FOOD TRUCKS: Jolly Hog serves up a belly full of laughter (with video)

Matthew & Ashley O’Brien, owners of the Jolly Hog, check in for our latest food truck feature. (Photo by Jordan Mady)

(Above: Matthew & Ashley O’Brien, owners of the Jolly Hog. Photo by Jordan Mady.)

You’ve had a side of fries or salad, but have you ever had a side of laughter? That’s exactly what you’ll get from the new Jolly Hog food truck on Carp Road which opened on June 22. In this instalment of our continuing Stittsville food truck series, we meet the husband-and-wife combo behind the new venture.  They also wanted us to inform you that they’re proud to offer Equator coffee and all-day breakfast sandwiches.

Chef Jason O'Brien prepares the "Jolly Hog"
The “Jolly Hog” sandwich. Photo by Jordan Mady


JORDAN MADY: Please state your names and your involvement in the Jolly Hog food truck.

MATTHEW O’BRIEN:  I’m the cook/owner/co-owner of the Jolly Hog food truck.

ASHLEY O’BRIEN: I am the owner/co-owner/bookeeper/assistant.

MB: The everything else. She’s the rock. Keeps me grounded.  So, in turn, keeps everything grounded.

JM: So, you two are married?

MB: Oh yeah, we’re married.

JM: For how long?

MB & AB: Six years.

MB: And three weeks… or something.

JM: Tell me how you two met.

AB: It’s not a great story.

MB: We met in a bar in Almonte, where we’re both sort of from. Well, I’m from Almonte, she’s from Pakenham. Almonte-ish. Anyways, yeah, met in a bar and did not fall in love. I had to court her like oldschool.

AB: *laughs*It took a while.

MB: It took a while. But I was very attracted to her. I wasn’t going to let that one up. And finally I convinced her. Convinced her to go out with me then convinced her to marry me. And we have two kids together. Two daughters (four & one – 17 months).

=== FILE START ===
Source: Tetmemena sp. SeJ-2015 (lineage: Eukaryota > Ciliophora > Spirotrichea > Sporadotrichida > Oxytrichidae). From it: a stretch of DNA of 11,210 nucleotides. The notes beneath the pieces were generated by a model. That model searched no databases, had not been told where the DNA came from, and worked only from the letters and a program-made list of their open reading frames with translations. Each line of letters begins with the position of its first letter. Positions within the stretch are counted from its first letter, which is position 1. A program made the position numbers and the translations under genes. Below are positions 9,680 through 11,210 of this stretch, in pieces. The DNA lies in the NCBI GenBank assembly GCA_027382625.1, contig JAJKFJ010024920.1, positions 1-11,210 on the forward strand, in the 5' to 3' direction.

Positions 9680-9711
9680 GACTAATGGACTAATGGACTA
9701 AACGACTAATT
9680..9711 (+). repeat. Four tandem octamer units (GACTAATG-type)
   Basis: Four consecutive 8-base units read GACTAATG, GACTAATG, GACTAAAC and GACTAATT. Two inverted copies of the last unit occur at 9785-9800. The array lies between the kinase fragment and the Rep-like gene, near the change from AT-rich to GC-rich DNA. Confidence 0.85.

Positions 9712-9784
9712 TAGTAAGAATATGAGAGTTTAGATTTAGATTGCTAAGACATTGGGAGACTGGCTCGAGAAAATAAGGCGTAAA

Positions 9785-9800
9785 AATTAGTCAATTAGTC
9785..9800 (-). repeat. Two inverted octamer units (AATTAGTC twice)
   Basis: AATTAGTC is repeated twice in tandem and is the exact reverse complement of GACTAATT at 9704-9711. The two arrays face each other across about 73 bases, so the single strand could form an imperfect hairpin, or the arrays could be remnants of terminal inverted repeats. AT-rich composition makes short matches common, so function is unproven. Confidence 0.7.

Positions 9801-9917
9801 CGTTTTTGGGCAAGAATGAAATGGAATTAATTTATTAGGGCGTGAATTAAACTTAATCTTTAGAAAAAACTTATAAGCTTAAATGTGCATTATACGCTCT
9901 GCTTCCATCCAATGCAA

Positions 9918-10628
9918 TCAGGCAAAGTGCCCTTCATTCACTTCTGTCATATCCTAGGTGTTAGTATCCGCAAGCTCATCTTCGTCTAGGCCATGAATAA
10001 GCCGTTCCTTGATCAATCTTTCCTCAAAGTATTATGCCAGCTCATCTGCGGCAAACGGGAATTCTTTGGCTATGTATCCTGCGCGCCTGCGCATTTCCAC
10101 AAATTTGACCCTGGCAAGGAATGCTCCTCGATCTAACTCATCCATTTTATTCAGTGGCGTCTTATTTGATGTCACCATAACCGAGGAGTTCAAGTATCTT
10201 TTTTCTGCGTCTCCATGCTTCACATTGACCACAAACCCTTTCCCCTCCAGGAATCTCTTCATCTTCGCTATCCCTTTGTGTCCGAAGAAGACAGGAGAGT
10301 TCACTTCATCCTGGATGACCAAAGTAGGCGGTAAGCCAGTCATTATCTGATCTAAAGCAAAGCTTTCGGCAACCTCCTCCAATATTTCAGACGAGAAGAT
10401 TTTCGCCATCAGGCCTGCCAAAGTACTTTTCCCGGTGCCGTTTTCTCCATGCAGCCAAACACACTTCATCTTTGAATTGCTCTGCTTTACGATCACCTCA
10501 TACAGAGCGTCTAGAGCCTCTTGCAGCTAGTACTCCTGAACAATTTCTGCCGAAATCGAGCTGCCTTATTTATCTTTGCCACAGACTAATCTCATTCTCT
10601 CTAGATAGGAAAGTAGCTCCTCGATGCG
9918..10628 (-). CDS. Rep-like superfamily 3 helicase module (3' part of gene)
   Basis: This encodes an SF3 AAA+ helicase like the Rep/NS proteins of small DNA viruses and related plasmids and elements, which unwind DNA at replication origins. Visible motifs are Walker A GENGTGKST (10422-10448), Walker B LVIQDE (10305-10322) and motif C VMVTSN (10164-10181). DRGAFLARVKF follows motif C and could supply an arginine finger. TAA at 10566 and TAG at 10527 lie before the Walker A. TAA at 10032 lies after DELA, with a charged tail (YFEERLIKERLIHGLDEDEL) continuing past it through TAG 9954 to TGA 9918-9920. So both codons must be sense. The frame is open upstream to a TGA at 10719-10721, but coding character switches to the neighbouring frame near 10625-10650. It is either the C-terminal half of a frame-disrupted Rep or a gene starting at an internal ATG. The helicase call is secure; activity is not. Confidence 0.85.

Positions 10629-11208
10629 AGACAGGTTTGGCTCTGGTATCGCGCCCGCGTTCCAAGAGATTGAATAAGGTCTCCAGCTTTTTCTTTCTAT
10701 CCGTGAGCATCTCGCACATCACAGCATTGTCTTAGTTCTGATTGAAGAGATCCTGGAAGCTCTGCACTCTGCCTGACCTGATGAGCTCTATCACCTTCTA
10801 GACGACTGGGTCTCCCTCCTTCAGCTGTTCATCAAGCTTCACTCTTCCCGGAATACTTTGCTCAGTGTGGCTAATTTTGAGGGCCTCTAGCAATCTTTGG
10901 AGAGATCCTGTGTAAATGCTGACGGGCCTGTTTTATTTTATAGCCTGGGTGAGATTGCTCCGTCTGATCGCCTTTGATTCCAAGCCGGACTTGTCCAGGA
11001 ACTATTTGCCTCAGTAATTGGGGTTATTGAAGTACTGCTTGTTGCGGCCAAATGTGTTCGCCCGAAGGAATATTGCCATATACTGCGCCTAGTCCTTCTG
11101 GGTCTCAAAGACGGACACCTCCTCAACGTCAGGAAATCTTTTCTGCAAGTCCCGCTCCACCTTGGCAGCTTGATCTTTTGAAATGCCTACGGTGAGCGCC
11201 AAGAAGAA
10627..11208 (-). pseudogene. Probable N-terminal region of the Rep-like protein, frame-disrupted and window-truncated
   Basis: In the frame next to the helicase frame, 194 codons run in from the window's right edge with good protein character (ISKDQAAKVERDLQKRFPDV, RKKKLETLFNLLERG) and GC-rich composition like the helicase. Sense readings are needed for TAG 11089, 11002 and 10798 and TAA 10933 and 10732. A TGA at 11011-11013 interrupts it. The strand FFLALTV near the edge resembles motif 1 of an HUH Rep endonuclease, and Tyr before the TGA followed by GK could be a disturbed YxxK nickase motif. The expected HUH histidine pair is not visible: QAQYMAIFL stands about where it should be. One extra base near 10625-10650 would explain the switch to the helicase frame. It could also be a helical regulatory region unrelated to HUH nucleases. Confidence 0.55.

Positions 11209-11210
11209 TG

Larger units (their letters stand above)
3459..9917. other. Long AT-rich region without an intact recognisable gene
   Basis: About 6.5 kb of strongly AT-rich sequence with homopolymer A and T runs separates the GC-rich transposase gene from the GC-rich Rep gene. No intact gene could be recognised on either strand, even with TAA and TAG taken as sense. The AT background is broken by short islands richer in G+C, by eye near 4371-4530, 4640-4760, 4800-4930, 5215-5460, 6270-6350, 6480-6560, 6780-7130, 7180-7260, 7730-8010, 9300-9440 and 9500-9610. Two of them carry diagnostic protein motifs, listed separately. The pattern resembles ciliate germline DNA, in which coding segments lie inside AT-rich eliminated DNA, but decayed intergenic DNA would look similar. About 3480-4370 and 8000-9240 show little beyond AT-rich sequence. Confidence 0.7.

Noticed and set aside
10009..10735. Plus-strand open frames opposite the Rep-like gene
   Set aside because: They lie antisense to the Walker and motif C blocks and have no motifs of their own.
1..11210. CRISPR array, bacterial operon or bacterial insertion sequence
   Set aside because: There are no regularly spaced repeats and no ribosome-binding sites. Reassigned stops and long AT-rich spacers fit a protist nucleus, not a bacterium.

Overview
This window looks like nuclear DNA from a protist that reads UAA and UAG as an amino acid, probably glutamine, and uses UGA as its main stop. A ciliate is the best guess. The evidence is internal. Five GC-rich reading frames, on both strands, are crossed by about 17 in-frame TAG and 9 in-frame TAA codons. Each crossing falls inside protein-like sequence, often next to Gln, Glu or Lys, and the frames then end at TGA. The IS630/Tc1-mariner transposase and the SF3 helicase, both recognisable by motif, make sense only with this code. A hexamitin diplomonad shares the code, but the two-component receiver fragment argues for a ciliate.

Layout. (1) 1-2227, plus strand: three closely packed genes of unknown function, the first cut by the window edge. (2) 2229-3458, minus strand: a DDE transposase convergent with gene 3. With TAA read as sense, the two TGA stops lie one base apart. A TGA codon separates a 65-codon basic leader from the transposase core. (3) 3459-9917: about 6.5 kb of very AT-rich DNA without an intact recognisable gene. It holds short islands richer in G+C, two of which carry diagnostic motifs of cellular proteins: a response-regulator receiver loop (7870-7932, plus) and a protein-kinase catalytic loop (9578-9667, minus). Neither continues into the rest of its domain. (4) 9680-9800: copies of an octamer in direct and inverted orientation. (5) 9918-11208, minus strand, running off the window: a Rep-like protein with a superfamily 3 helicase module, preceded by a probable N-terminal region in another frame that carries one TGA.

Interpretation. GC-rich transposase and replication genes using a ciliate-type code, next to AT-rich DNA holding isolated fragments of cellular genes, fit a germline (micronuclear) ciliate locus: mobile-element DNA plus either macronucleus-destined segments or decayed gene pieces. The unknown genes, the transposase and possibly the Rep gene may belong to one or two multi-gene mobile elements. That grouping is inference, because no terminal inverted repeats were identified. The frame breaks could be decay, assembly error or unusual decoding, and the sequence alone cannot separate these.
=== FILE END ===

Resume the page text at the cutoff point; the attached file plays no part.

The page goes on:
JM to AB: What do you like about him?

MB: Nothing.

AB: He’s crazy. *both laugh* I don’t know. He’s funny … interesting?

MB: She took psychology in university and my dad jokes that I’m her study case. Trying to figure me out, piece me together.

JM to MB: She’s a psychology grad, and you are?

MB: I’m a chef by trade. I just don’t like to use the word chef. Especially nowadays. The knowledge that true chefs have is so extraordinary and amazing and their focus and their patience – all the things it takes to be what I think a chef should be. It’s truly amazing what’s going on now. I’m still in pursuit of the knowledge, you could say, but I’m just being honest with myself. I just don’t have the … discipline, I lack discipline, my character lacks discipline. And not in a bad way, I just don’t have to discipline I need to sauce that plate perfectly a thousand times in a row. I went to Algonquin College, I worked in 12 kitchens and she thinks I talk too much.

JM: That brings us back to the Jolly Hog. How did that get started?

MB: When I was 12, I wanted to become a restaurant owner. The more restaurants I worked in, the more problems I saw and it was either time to get out or jump right in. But I didn’t want to own a restaurant anymore so five years ago when the food trucks really started to hit the scene, I started to think about it a lot more. And Ashley used to run an ice cream shop for several years, and we both kind of always had  a vision to own a business together.

JM: What was the timeline like?

AB: Very short.

MB: Very short, actually. It all started with this location. The girl who’s working in the truck right now, Danika, her mom owns this land and she’s an accountant in the house office here. And I said the word food truck in the kitchen I was working with Danika at, and she said ‘OH, my mom wants to rent out a spot to a food truck’ and I was like ‘REALLY?’ and within a week I met Danika’s mom and she was really lovely and very chill. It was a really good meeting. She said shouldn’t look for anyone else and I said I wouldn’t look for any other locations.